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Technology is ubiquitous — it pervades every aspect of our lives. It’s no wonder that job growth in the tech industry has outpaced private sector job growth by a rate of three to one since 2004. In a 2012 study by the Bay Area Economic Institute, tech jobs earn between 17% to 27% more other fields, have a low unemployment rate, and offer a demand that will steadily increase through at least the year 2020.
That’s why transitioning service members and veterans in the job market should consider careers in the field of technology. We’ve highlighted nine companies below that are actively seeking veterans for tech openings located around the country.
IBM is the world’s largest information technology company with more than 360,000 employees serving clients in 170 countries.
Oracle specializes in developing and marketing database software and technology, cloud engineered systems, and enterprise software products.
TEKsystems provides corporations with IT staffing, talent management expertise, and IT services, enabling them to meet their business objective.
Accenture is a leading global professional services company, providing a broad range of services and solutions.
Aquent helps leading companies achieve their goals by connecting them with talented marketing, creative, and digital professionals on a contract basis.
Fiserv has been a trusted name in financial services technology for more than 30 years through our innovative solutions and deep expertise.
eBay is a global commerce platform and payments leader connecting millions of buyers and sellers.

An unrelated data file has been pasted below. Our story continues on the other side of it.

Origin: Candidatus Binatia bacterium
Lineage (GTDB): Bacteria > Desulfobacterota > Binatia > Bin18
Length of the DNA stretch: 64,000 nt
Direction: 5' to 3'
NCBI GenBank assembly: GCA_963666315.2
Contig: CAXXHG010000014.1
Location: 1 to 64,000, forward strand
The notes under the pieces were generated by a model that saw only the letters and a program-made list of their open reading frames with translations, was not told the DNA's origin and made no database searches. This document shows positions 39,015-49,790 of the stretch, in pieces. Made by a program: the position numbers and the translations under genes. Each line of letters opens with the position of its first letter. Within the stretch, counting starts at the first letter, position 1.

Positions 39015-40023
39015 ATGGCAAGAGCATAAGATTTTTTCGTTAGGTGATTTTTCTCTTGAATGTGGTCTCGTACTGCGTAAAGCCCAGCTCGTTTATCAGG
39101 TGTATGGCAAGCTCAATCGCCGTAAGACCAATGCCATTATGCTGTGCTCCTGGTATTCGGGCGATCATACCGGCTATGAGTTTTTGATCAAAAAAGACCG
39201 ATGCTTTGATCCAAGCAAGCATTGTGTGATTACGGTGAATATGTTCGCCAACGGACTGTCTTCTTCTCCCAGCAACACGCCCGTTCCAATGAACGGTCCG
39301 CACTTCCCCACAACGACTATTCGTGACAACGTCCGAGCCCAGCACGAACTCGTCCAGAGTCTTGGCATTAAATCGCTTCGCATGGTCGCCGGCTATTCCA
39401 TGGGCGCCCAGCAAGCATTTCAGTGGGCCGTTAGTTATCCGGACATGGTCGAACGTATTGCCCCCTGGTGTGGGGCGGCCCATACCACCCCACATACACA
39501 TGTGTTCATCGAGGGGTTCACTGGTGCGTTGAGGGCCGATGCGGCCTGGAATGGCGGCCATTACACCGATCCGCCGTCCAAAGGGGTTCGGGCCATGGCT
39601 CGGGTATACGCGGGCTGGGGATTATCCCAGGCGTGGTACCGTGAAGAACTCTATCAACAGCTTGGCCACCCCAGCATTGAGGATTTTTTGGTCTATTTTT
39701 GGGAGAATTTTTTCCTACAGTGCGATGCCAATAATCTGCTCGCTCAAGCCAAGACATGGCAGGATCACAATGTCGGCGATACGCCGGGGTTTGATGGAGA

EMC is a global leader in IT products and services. We have 60,000 people worldwide driving IT transformation for the world's largest enterprises and government.
Intel has transformed from a company that primarily served the PC industry, to one now also powering the majority of the world’s data centers, connecting hundreds of millions of mobile and Internet of Things devices, and helping to secure and protect enterprise and government IT systems.
For U.S. service members who have fought alongside the Kurds, President Donald Trump's decision to approve repositioning U.S. forces in Syria ahead of Turkey's invasion is a naked betrayal of valued allies.
"I am ashamed for the first time in my career," one unnamed special operator told Fox News Jennifer Griffin.
In a Twitter thread that went viral, Griffin wrote the soldier told her the Kurds were continuing to support the United States by guarding tens of thousands of ISIS prisoners even though Turkey had nullified an arrangement under which U.S. and Turkish troops were conducting joint patrols in northeastern Syria to allow the Kurdish People's Protection Units, or YPG, to withdraw.
"The Kurds are sticking by us," the soldier told Griffin. "No other partner I have ever dealt with would stand by us."
Defense Secretary Mark Esper has confirmed that a nightmare scenario has come to pass: Captured ISIS fighters are escaping as a result of Turkey's invasion of Kurdish-held northeast Syria.
Turkey's incursion has led to "the release of many dangerous ISIS detainees," Esper said in a statement on Monday.
Video footage of a purported "bombing of Kurd civilians" by Turkish military forces shown on ABC News appeared to be a nighttime firing of tracer rounds at a Kentucky gun range.
The U.S. military's seemingly never-ending mission supporting civil authorities along the southwestern border will last at least another year.
On Sept. 3, Defense Secretary Mark Esper approved a request from the Department of Homeland Security to provide a total of up to 5,500 troops along the border until Sept. 30, 2020, Lt. Gen. Laura Richardson, commander of U.S. Army North, said on Monday.